If you're looking to bring a little extra joy to the special someone in your life, try cleaning out the car, organizing the desk or putting crisp, fresh sheets on the bed. You'll earn serious brownie points and it'll actually bring both biological and psychological benefits. Humans are simply hard-wired to function better in clean environments, and dirty or cluttered surroundings can actually have a ripple effect of negativity.
Morgan Brashear, a home care scientist with Procter & Gamble, notes in an email that people constantly deal with both internal and external pressures related to cleanliness. "From the internal point of view, when your house is dirty, or your space is cluttered or messy you feel chaotic internally. You don't feel like you have a handle on things," she explains. "When things are crazy at work and at home it multiplies the feeling of chaos. Keeping things ordered and clean can make you feel in control of the situation." Externally speaking, we stress ourselves out about how others will view our space, and fear that they'll pass judgement on our hygiene and housekeeping skills. So, not only are we our own harshest critics, we think everyone else is, too.
A Modern Standard of Clean
Why the preoccupation with cleanliness? Much of it has to do with developments over the last century or two. "The preference for cleanliness is a modern one that developed in the wake of rapid advances in sanitation, hygiene and technology. Now, a high level of cleanliness is taken as the minimum standard when a century ago much lower levels would have sufficed," says Dr. Amesh Adalja, an infectious disease physician with the Johns Hopkins Center for Health Security.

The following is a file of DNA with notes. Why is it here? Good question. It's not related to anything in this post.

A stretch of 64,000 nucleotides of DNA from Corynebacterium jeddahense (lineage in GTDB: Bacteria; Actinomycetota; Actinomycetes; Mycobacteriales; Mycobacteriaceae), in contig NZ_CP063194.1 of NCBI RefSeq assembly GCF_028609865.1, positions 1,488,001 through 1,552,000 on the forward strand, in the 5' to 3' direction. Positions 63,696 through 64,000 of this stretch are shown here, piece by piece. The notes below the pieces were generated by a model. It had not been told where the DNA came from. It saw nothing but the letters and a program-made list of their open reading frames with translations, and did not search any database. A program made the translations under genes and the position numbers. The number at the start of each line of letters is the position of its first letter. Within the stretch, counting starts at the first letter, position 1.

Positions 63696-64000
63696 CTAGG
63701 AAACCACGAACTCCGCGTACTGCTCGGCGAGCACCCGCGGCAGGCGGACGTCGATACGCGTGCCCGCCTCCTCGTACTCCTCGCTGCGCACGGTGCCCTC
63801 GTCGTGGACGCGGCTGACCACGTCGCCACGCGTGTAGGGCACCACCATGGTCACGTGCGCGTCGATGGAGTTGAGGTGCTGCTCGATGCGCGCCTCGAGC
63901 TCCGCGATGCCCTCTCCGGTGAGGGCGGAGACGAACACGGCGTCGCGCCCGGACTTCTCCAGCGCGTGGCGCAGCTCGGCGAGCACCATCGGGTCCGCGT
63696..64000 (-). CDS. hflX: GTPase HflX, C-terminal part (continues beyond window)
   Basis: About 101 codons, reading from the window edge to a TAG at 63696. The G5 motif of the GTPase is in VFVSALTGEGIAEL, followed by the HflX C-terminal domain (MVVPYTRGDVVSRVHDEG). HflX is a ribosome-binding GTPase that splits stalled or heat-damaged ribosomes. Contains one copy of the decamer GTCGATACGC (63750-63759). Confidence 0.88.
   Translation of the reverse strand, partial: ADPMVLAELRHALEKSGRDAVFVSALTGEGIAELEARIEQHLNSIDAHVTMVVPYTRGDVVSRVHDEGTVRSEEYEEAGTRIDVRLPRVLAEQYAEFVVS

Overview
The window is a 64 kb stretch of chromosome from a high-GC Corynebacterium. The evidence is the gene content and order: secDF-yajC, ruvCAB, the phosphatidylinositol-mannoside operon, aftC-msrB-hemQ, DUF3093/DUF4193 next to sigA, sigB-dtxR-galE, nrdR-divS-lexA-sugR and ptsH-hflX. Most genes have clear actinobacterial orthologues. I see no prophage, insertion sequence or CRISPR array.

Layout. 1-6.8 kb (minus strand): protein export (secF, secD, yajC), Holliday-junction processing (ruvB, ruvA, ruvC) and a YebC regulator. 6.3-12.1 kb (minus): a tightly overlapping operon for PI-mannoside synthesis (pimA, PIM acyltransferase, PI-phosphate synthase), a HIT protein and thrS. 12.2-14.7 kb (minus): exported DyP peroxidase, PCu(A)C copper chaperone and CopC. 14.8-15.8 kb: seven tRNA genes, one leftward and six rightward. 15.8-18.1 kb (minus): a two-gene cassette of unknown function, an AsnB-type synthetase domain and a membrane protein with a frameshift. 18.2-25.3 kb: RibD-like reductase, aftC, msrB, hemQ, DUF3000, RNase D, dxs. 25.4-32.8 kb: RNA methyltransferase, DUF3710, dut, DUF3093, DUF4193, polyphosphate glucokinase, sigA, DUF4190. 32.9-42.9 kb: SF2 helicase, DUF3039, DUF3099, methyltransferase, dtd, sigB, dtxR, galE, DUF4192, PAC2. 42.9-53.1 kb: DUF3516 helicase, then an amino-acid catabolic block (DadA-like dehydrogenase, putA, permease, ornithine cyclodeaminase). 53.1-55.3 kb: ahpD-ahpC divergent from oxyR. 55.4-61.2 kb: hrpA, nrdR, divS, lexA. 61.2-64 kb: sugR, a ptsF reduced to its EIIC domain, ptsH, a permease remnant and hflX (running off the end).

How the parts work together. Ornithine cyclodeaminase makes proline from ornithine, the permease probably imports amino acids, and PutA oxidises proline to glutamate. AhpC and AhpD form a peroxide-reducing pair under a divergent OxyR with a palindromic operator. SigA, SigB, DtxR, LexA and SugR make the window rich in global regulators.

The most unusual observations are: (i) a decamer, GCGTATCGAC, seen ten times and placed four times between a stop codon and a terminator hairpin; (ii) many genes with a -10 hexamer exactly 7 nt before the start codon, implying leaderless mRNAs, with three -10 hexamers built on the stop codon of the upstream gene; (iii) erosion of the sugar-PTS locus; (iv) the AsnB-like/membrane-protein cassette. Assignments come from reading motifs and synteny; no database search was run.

Clearly, these advances have made major inroads in the prevention of devastating infectious diseases, at least in developed countries, but Adalja notes that even our best efforts are likely to miss the mark to some degree. "Sterility, and by extension cleanliness, is associated with less presence of infectious organisms. However, though this may be true, nothing in everyday life is truly ever sterile as the world teems with microorganisms," he says. "Most of these microbes are harmless and actually very helpful. It is only under certain circumstances that a damaging infection occurs (for example, food or water contamination)."
The Nose Knows
Of course, most of us don't walk around the house with a microscope looking for trouble. Instead, we rely on the senses at our disposal. Although our eyes obviously play a role (it's pretty hard to miss a sink full of dirty dishes), it's the sense of smell that can really sniff out a nasty situation. Brashear notes that most people, for example, do a quick once-over to look for stains on clothing, and if a garment passes muster we proceed to the age old, ultra-reliable "sniff test."
The nose, unlike the other senses of sight, touch and sound, is directly connected to two areas of the brain (hippocampus and amygdala) by way of the olfactory bulb, which starts in the nose and runs along the brain, where the scent receptors are located. So intrinsically connected are the nose and the brain that certain scents are likely to bring back great memories, like mom tucking you into freshly laundered bed linens at night, making you feel calmer and happier overall.
"Every home has its own signature scent," Brashear says, noting that air is a complex combination of all odor molecules, like laundry and hair care products, lotion, cooking smells, or pet odors, stinky shoes and other undesirable scents. She says that the odor cycle affects every home, since there's usually nowhere for those scent molecules to go, especially when the house is closed up during the cold and hot weather months. So, when scent molecules get released into the air they move throughout the home, then they settle into the couch, carpet, drapes, etc. "Then, as soon as somebody plops down on the couch or there's a spike in humidity those molecules get re-released into the air," she says. And while many of us make it a priority to regularly clean closets, baseboards and bathrooms, she recommends truly cleaning the air with products that trap odor molecules and eliminate them rather than simply masking them. "Air makes up more than 75 percent of the space in your home and it's really important and often neglected."